Java has a nice IO subsystem. In particular, it has been designed
such that input streams can optionally support a feature where a
programmer can mark a position in the stream and at a later
stage return to that point to read the data again. Programmers can check
for this support by calling InputStream.markSupported().
Unfortunately I’ve had the need for this support, but I haven’t managed
to find a stream which supports this. Not even
ByteArrayInputStream sees to support it. Fortunately it’s
fairly trivial to wrap an InputStream in another class which
will add this support. Here is my quick adaptor, which seems to work
for most cases.

import java.util.ArrayList;

public class MarkableInputStream extends InputStream {
    private InputStream inputstream;
    private int maxpos = 0;
    private int curpos = 0;
    private int mark = 0;
    private ArrayList<Integer> buffer = new ArrayList<Integer>();
    public MarkableInputStream(InputStream is) {
        inputstream = is;

    public int read() throws IOException {
        int data;
        if(curpos == maxpos) {
            data =;
            buffer.add(data); maxpos++;curpos++;
        } else {
            data = buffer.get(curpos++);
        return data;

    public synchronized void mark(int readlimit) {
        mark = curpos;

    public boolean markSupported() {
        return true;

    public synchronized void reset() throws IOException {
        curpos = mark;

You can use it like:

if (!istream.markSupported()) {
   istream = new MarkableInputStream(istream);

This could probably be improved on, most notably by not using an
ArrayList. I’m not sure what performance penalty that adds. It
should be possible to use a normal array as the readlimit
parameter to mark() says how many bytes the stream should
record before throwing old data away in favour of new input. The class
above will record all data from the start of the stream, so could result
in a significant amount of memory usage. Hope you find it useful.

For the last few weeks, we’ve had a couple of pigeons nesting in one
corner of the small triangular piece of glass I delude myself into
calling a garden. Yesterday the egg they’ve been incubating hatched and
we now have a small yellow ball of fluff my girlfriend has named

and Mother/Father

Imagine you’ve got some text you’ve been told is ASCII and you’ve
told java that it’s ASCII using:

Reader reader = new InputStreamReader(inputstream, "ASCII");

Imagine your surprise when it happily reads in non-ascii values, say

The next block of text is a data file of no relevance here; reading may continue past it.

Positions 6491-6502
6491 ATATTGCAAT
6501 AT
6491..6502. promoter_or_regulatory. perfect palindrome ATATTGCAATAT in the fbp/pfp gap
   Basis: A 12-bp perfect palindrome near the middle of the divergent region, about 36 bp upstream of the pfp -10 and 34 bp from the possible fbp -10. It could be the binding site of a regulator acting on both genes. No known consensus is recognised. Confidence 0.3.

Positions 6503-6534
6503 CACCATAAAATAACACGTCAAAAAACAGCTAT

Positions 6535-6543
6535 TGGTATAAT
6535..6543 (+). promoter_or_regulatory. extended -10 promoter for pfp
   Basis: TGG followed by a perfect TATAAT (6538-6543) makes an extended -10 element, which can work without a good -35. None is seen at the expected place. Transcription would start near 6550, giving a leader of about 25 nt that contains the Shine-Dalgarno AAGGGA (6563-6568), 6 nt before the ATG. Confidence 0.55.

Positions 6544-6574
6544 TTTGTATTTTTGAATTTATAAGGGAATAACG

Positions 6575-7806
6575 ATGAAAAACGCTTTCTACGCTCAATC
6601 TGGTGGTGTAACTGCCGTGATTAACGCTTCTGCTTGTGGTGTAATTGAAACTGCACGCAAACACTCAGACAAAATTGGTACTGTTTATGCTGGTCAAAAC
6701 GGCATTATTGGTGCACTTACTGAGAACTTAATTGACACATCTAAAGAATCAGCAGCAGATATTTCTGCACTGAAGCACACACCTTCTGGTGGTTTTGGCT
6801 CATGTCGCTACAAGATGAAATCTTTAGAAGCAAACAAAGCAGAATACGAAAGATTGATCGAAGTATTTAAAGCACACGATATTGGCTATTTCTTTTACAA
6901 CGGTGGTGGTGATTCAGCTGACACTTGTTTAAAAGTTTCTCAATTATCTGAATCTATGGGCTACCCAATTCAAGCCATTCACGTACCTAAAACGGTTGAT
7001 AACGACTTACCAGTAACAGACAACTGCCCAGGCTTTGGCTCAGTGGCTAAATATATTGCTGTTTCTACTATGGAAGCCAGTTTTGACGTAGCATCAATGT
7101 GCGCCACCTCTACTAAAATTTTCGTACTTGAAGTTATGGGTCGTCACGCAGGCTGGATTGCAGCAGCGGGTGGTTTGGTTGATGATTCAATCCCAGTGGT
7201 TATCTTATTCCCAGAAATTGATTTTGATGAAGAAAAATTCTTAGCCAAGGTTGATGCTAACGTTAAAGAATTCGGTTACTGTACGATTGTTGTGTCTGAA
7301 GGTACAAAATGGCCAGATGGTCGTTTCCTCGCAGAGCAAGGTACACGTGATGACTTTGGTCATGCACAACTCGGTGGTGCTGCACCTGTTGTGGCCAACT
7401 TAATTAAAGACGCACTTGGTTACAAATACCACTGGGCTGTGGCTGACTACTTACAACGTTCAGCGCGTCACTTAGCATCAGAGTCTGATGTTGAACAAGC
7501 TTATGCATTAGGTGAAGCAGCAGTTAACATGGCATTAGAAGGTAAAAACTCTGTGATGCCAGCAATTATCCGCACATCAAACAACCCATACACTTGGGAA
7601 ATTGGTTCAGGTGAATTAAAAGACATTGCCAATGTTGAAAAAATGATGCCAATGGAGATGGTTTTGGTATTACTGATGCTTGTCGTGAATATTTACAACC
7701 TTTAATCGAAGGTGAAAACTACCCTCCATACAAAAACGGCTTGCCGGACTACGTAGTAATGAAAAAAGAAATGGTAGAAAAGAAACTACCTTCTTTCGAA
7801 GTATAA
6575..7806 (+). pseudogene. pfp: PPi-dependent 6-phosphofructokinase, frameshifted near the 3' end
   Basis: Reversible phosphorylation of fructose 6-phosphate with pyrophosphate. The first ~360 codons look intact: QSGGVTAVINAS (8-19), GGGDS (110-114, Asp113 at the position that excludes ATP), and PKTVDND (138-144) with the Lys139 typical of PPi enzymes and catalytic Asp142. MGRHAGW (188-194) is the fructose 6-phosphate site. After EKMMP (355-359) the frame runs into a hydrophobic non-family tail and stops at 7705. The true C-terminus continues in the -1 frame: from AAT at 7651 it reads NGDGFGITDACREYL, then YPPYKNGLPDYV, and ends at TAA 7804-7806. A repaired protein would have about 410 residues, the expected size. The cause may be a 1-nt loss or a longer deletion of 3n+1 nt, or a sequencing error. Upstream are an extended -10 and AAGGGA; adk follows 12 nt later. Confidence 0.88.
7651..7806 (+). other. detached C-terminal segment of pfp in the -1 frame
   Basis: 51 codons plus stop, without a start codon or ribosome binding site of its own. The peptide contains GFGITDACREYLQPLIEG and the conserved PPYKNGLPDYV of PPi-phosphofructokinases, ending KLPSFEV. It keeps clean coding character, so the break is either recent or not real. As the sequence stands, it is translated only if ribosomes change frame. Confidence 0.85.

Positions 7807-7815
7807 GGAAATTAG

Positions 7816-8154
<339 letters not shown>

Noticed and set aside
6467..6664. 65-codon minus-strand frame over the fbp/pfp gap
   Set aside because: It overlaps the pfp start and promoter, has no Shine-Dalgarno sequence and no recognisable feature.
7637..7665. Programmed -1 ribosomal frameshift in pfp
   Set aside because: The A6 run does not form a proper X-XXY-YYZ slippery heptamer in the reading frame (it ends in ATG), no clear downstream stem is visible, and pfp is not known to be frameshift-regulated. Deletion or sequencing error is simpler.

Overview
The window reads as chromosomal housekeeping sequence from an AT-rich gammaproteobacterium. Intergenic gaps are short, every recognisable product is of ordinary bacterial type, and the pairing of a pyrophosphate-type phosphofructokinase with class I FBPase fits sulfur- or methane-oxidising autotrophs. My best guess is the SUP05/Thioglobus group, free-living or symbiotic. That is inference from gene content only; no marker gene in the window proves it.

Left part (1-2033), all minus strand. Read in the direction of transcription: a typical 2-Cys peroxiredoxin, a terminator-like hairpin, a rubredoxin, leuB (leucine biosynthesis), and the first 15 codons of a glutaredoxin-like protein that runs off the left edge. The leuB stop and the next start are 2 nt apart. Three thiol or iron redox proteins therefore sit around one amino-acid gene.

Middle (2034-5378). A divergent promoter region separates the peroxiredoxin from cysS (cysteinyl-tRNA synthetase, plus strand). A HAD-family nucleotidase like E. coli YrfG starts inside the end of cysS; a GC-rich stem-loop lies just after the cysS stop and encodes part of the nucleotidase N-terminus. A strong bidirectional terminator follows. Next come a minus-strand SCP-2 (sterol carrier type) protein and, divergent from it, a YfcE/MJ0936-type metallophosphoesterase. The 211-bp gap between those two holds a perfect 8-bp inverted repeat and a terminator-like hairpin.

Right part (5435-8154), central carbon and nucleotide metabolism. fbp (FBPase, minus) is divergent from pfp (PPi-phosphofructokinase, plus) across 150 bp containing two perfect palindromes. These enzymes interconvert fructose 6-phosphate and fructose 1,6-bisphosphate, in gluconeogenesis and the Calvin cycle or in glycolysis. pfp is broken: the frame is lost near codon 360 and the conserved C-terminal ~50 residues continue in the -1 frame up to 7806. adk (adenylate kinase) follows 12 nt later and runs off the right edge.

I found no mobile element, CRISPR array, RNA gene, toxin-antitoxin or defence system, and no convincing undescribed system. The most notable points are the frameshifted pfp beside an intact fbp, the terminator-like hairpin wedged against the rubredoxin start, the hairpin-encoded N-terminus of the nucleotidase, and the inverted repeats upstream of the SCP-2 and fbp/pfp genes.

UTF-8 or ISO8859-1, and converts them to a random character.


public class Example1 {

   public static void main(String[] args) {
         FileInputStream is = new FileInputStream(args[0]);
         BufferedReader reader
            = new BufferedReader(new InputStreamReader(is, args[1]));
         String line;
         while ((line = reader.readLine()) != null) {
      } catch (Exception e) {
beebo david% java Example1 utf8file.txt ascii
beebo david% java Example1 utf8file.txt utf8

So, I hear
you ask, how do you get Java to be strict about the conversion. Well, answer
is to lookup a Charset object, ask it for a CharsetDecoder object and
then set the onMalformedInput option to
CodingErrorAction.REPORT. The resulting code is:

import java.nio.charset.*;

public class Example2 {

   public static void main(String[] args) {
         FileInputStream is = new FileInputStream(args[0]);
         Charset charset = Charset.forName(args[1]);
         CharsetDecoder csd = charset.newDecoder();
         BufferedReader reader
            = new BufferedReader(new InputStreamReader(is, csd));
         String line;
         while ((line = reader.readLine()) != null) {
      } catch (Exception e) {

This time when we run it,we get:

beebo david% java Example2 utf8file.txt ascii
java.nio.charset.MalformedInputException: Input length = 1
beebo david% java Example2 utf8file.txt utf8

On a slightly related note, if anyone knows how to get Java to decode
UTF32, VISCII, TCVN-5712, KOI8-U or KOI8-T, I would love to know.

Update: (2007-01-26) Java 6 has support for UTF32
and KOI8-U.

Class::DBI is
a very nice database abstraction layer for perl. It allows you to define
your tables and columns and it magically provides you with classes with
accessors/mutators for those columns. With something like
Class::DBI::Pg, you don’t even need to tell it your columns; it
asls the database on startup. It’s all very cool mojo and massively
decreases the development time on anything database related in perl.

Unfortunately, as far as I can tell, it has a massive performance